JUDGMENT in a case in which Southern Africa Network against Corruption executive director Gregory Chifire is facing four counts of contempt of court has been set for November 28.
Chifire last month pleaded not guilty to the charges and denied that the letter he authored, which was sent to the Chief Justice Irene Mambalima and the chairperson of the Judicial Complaints Commission, contained contemptuous words.
He also denied being behind the articles published by Zambian Watchdog.
On the article that was published by The Mast in which he contended that the “Judiciary [was] one of the most corrupt in Zambia”, Chifire said what he said was not intended to demean the integrity of the judiciary.
The Supreme Court bench comprising of deputy Chief Justice Marvin Mwanamwambwa, who sat with judges Gregory Phiri, Elizabeth Muyovwe, Mumba Malila, Evans Hamaundu, Roydah Kaoma, Michael Musonda, Jane Kabuka, and Nigel Mutuna, reserved judgment in the matter to November 28 after Chifire gave his testimony without calling a Mast Newspaper reporter whom they ordered him to avail to aid his case.
Chifire closed his case without calling the Mast Reporter, whom the bench insisted must be availed before court.
And when the matter was called for hearing, Chifire, who finally managed to retain lawyers Landilani Banda, Grace Kumwenda and McQueen Zaza, sought guidance from the bench on whether the contempt proceedings he was facing were criminal or civil in nature.
It became heated between Chifire’s lawyers and the judges who felt that their integrity was been insulted.
The judges said the lawyers were taking them through legal gymnastics and circus in a bid to secure adjournment, which the bench said it was not going to allow until Chifire called his witness from The Mast.
Zaza submitted that according to the summons, it was clear that Chifire was facing civil contempt proceedings but noted that in the record of the previous sittings, he was made to plead guilty or not guilty to all the four counts, which was unique in civil proceedings.
He said according to order 52 rule (1) paragraph three of the White Book, there was a distinction between criminal and civil proceedings, adding that Chifire has so far not disobeyed any order for it to come to criminal proceedings.
Judge Hamaundu, however, wondered whether the lawyers were seeking guidance by lecturing the judges on procedure while judge Kaoma added it was clear from the record that Chifire was facing civil contempt proceedings.
“So you want to lecture us on the procedure?” she asked.
But Banda said the seeking of guidance from the bench did not in any way demean the judges, saying they were merely ably representing their client and making sufficient postulation of law that might or might not be of help to the court.
Judge Mwanamwambwa then ordered that the matter proceeds by having a witness from the Mast newspaper on stand as Chifire was given a month to engage lawyers and organise his witnesses.
“We will not allow the lawyers to start seeking guidance thus breeding confusion,” he said and asked whether they were ready.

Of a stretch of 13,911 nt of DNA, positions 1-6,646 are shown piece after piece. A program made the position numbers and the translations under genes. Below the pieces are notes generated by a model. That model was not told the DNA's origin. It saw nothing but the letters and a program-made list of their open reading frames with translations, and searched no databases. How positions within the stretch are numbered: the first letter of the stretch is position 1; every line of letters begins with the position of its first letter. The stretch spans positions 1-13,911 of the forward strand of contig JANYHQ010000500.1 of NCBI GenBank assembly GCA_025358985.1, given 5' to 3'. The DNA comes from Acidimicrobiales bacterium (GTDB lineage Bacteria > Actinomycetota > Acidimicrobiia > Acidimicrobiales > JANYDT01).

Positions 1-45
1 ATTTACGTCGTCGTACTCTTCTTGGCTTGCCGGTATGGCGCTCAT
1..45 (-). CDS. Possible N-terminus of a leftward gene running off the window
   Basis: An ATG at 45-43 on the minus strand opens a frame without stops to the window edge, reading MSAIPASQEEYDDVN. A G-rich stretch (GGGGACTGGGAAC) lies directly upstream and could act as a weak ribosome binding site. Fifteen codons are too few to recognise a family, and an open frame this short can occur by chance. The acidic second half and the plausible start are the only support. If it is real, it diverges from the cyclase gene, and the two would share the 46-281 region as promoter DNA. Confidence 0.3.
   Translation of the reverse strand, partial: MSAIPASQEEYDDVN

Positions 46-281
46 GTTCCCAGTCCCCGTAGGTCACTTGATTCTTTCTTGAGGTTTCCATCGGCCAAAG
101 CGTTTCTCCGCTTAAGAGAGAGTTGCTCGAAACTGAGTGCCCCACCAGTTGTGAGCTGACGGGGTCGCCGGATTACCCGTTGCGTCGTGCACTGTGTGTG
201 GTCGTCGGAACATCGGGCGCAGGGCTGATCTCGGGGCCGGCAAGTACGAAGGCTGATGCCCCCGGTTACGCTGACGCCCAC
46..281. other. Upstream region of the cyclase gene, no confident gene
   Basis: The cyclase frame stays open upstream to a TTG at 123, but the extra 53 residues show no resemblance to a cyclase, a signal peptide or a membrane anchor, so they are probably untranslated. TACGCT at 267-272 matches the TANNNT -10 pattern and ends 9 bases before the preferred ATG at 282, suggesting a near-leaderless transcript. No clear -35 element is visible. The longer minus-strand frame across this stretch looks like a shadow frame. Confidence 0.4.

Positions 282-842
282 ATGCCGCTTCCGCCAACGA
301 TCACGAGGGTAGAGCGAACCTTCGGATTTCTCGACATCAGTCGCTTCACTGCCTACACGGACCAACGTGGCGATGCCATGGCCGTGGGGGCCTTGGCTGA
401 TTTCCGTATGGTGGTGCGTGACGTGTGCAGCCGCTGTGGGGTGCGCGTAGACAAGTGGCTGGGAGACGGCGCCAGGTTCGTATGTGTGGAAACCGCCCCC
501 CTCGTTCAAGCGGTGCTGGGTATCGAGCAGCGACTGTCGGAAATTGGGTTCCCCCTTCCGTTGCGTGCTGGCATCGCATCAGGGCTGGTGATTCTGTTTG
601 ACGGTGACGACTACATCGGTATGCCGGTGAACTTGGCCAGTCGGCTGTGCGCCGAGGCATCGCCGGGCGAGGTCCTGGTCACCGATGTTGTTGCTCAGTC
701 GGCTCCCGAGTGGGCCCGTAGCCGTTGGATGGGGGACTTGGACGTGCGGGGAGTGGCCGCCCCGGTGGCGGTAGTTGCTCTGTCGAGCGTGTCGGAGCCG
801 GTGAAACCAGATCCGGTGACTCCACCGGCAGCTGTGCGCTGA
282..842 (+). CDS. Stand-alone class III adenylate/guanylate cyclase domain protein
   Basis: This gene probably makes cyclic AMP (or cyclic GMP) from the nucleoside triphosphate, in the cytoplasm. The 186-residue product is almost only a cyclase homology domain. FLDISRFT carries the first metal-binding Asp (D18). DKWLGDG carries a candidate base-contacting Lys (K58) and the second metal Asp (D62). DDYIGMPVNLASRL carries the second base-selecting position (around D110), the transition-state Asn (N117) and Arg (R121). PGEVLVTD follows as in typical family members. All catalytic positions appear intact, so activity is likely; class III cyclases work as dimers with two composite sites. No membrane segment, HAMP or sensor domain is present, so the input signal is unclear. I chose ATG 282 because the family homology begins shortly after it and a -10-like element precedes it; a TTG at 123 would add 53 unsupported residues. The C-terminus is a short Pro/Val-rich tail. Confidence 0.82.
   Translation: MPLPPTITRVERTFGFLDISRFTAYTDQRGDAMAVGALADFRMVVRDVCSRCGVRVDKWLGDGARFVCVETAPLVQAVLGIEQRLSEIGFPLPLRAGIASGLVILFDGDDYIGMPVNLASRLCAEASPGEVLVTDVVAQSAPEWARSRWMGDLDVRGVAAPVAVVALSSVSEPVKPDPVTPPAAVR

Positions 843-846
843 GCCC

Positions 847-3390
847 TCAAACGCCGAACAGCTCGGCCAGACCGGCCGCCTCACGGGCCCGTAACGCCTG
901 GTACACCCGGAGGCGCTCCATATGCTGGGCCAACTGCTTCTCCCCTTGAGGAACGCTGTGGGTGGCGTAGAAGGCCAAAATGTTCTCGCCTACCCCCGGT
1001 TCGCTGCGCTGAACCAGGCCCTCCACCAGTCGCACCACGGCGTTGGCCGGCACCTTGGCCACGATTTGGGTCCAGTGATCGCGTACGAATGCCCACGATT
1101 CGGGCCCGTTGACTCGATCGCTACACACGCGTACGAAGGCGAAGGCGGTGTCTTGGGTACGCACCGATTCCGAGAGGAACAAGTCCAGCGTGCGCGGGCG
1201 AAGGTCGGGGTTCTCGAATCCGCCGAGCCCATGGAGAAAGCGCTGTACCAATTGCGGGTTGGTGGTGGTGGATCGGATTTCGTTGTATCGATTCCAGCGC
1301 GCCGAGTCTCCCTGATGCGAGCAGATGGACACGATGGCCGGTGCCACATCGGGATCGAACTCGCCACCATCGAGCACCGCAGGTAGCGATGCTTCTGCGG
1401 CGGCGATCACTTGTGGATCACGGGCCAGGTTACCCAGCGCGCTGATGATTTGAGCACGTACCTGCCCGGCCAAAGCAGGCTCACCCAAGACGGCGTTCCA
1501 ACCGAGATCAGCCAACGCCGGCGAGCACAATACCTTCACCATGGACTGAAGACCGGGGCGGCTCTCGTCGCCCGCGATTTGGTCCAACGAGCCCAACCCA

In response, Banda said the defence would only be ready after being given guidance as genuinely requested.
After the court refused to adjourn the case, Zaza attempted to apply to raise preliminary issues on points on law but the court declined to grant leave because it was not in compliance with the rules.
Judge Mwanamwambwa said if the lawyers were not in compliance with the procedure of raising a preliminary issue, the matter should then proceed to trial.
Judge Musonda added: “This merry-go-round should stop” while judge Mutuna asked whether the witness from the Mast was present.
In response, Banda said the witness was not in court and insisted that the court must appreciate the challenge they faced having been retained on Tuesday but judge Mutuna said that was misconduct and urged the lawyer not to use the excuse of being retained this week.
Kumwenda at this point asked that the team files a motion to raise preliminary issue but the court again threw it out, saying lawyers must always come to court prepared.
“This is not a circus and not a fertile ground for counsel to do research. It is incompetence for counsel to walk into court unprepared,” said judge Mutuna as judge Mwanamwambwa ordered trial to start.
After Chifire could not avail the witness from The Mast, the court allowed him to give his testimony, which was not different from what he stated in his evidence-in chief, except this time, he admitted giving an interview to the Mast.
On an article published by the Watchdog, Chifire said he did not know the Zambian Watchdog and denied giving an interview to them on the appeal judgment that the Supreme Court determined in favour of Stanbic Bank.
He, however, admitted writing the Chief Justice on the issues, saying he did so in his personal capacity as a citizen.
He said he wrote the Chief Justice because he was concerned with the negative comments members of the public were uttering about the integrity of the judiciary.
Chifire’s lawyers attempted to adjourn the matter so that they bring the reporter from The Mast but the judges told them that the only chance they had was to avail the witness yesterday but since they did not avail him, they should just file written submissions and adjourned the case to November 28 for judgment.